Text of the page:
By Jamie Peck
Los Angeles Review of Books
IN THE FINAL shots of Jordan Peele’s horror film Us (2019), a cavalcade of ghouls join hands across a burning landscape in a gesture inspired by the Reagan-era charity stunt Hands Across America. This scene comes as the denouement of a story in which a mistreated underclass created by a shadowy “them” escapes the underworld to take revenge on their unwitting upper-world doppelgängers. As we find out from the film’s final big twist, there’s no difference between us and them, at least not at birth: the same child can become a well-to-do college graduate or a zombie-like monster. After a lifetime of underground torment, the shadow people lack the capacity for anything but violence. Once they’ve done away with the upper-world doubles, they become primitive imitations of them. One does not get the sense that the ghouls are going to build a new world to replace the one they’ve destroyed. Their revolution spells the end of civilization.
This apocalyptic vision mirrors the way many Americans think about proletarian insurrection. The liberal bourgeoisie—to which Jordan Peele belongs—may be able to check their privilege, and they may understand the racial violence and class exploitation that undergird the American project, rotting it from the inside, but when it comes to remedies, all they have to offer are platitudes like “we need to fight for the less fortunate,” something Peele told The A.V. Club in a 2019 interview about the film. The idea of the less fortunate rising up and fighting for themselves is literally the stuff of horror. And horror with no possible imaginary or ending.
That the real-life underclass of the United States might actually possess the capability to, in fighting for themselves, create a better world is the wager of The George Floyd Uprising, a new anthology of reportage and analysis edited by the Vortex Group, “an anonymous collective of writers who desire an end to this world and the beginning of a new one.” Yes, this is actually their comically vague back-of-book editor bio. To get a little more specific, it’s not just any new world the book’s editors and authors want, but a communist one: a stateless, classless society in which the global market economy has been replaced by a system of voluntary labor wherein people produce and distribute goods based around human needs and wants. The lessons of past revolutions are sometimes drawn upon, but all of the anthology’s contributors assume the “state socialism” of the USSR and China is an exhausted dead end. What that leaves them with is the not-yet-exhausted hope that those living on the bottom of capitalism’s hierarchy might take back the world directly, going straight from capitalism to communism in one simultaneously creative and destructive process that transforms everyone involved, enabling them to evolve new tactics, pull in more layers of the proletariat, and clarify their political horizon as they go. An uneven process that may very well have already begun, given the recent worldwide uptick in civil unrest.
All the essays deal with the ways in which the nationwide explosion touched off by the 2020 murder of George Floyd by Minneapolis police officer Derek Chauvin advanced us towards this version of communism, what limitations participants came up against, what a small but steadily increasing group of pro-revolutionary partisans can learn, and what—if anything—the role of those partisans should be. I count myself among these partisans, making the authors my comrades.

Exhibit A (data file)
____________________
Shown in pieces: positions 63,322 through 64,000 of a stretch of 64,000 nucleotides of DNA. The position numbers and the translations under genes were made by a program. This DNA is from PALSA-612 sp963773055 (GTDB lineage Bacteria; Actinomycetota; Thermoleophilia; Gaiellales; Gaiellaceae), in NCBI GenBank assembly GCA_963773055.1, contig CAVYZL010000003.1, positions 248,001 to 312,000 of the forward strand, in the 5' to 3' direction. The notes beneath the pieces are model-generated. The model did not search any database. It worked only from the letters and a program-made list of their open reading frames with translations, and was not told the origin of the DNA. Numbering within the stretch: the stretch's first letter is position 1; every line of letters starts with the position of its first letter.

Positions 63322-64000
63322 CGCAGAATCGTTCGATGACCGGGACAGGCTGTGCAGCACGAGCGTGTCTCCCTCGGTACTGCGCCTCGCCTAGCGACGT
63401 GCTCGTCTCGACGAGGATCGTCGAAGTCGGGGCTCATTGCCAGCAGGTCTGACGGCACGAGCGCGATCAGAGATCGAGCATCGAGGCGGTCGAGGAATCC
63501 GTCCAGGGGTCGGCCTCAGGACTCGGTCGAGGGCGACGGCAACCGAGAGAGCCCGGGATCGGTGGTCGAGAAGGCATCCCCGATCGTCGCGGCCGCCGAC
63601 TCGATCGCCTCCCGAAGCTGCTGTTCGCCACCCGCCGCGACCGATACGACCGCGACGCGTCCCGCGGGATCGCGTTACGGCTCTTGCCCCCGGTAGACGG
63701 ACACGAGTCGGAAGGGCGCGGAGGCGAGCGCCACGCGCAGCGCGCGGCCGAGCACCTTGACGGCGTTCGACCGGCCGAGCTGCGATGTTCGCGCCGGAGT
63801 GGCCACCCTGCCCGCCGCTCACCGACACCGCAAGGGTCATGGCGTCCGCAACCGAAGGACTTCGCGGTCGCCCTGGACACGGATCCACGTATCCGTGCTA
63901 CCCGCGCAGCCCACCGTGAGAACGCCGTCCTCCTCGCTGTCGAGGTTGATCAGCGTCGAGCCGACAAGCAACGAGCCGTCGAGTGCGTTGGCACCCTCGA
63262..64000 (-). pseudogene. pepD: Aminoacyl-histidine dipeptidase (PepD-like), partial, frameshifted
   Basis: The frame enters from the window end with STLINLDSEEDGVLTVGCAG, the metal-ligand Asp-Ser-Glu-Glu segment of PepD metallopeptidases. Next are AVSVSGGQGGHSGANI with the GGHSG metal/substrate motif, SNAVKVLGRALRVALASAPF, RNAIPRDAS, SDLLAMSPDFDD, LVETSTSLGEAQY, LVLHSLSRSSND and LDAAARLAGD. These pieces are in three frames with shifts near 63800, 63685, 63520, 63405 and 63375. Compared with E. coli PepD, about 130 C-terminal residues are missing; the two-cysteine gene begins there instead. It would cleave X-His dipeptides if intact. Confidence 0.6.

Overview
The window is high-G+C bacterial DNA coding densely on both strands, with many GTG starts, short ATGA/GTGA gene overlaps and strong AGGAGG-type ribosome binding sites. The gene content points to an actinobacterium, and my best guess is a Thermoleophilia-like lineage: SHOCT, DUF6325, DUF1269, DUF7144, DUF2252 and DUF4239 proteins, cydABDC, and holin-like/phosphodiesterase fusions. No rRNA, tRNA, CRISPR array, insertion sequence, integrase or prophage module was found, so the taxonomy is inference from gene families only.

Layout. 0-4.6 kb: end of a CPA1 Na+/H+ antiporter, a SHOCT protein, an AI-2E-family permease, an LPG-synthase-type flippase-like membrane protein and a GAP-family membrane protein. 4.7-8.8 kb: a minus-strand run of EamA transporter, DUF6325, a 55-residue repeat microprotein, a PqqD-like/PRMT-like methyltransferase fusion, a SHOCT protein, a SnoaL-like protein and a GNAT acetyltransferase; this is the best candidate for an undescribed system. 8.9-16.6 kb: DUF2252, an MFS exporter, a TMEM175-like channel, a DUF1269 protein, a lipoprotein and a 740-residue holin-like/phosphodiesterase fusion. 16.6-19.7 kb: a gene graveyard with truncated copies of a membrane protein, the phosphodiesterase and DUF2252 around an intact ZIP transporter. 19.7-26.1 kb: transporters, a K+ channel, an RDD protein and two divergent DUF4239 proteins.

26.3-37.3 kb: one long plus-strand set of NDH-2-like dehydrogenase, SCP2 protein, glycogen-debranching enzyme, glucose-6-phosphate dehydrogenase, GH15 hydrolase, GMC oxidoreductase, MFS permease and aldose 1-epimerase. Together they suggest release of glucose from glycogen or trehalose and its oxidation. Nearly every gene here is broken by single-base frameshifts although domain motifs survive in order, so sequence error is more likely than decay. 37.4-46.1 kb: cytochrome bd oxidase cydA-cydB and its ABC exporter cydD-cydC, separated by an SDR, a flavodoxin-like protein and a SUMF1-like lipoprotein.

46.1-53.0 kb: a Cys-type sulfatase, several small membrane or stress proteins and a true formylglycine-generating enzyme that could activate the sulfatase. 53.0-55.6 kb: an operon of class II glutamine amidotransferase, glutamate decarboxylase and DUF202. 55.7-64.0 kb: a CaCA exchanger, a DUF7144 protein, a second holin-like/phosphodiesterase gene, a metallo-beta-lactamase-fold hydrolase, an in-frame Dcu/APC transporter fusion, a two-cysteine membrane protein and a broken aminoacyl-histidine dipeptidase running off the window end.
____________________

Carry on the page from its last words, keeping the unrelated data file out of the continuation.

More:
Thinkers like Gilles Dauvé call this process “communization” and the work of thinking through it “communization theory.” Both the Marxist and Appeliste or Tiqqunist—nicknames in reference to their early manifesto, L’appel or Call, and the related, now-defunct journal Tiqqun, which are rarely used as self-identification as they claim to be beyond political ideology—branches of communization theory are represented, and sometimes even combined in the same chapter. Tiqqunism experienced the height of its cultural exposure in 2010 when Glenn Beck got his hands on the adjacent French collective the Invisible Committee’s incendiary 2007 text The Coming Insurrection, which hypothesizes the “imminent collapse” of the capitalist system and makes recommendations for how to fight a revolution under these conditions. For Beck, this text was the perfect bogeyman to thrill and chill his conservative audience: “This is quite possibly the most evil thing I’ve ever read… it’s important that you read this book.” His free publicity made it a surprise bestseller. It feels odd to have such a young and obscure school of thought placed on equal footing with Marxism, but I tried to read them with an open mind—at least when they weren’t indulging in postmodern nonsense.
The other branch of thought, Marxism, would be well represented by academics Jarrod Shanahan and Zhandarka Kurti. In their co-written chapter, “Prelude to a Hot American Summer,” Shanahan and Kurti summarize capitalism’s omni-crisis, linking together police violence, the COVID-19 pandemic, and worsening poverty. “Is it any wonder,” they ask, “that the horrific sight of a man slowly choked to death while pleading for his life has found such widespread resonance?” They note that “[n]ot even the most liberal cities have been able to control their police,” before launching into an analysis of both the reformist and revolutionary potential of the demand to “defund the police,” demonstrating that the book’s fundamental topic is not why capitalism must be overcome, but how it might be. For a rigorous, materialist examination of the American carceral state and the abolitionist movement, check out Shanahan and Kurti’s States of Incarceration: Rebellion, Reform, and America’s Punishment System and Jason E. Smith’s review of it for LARB.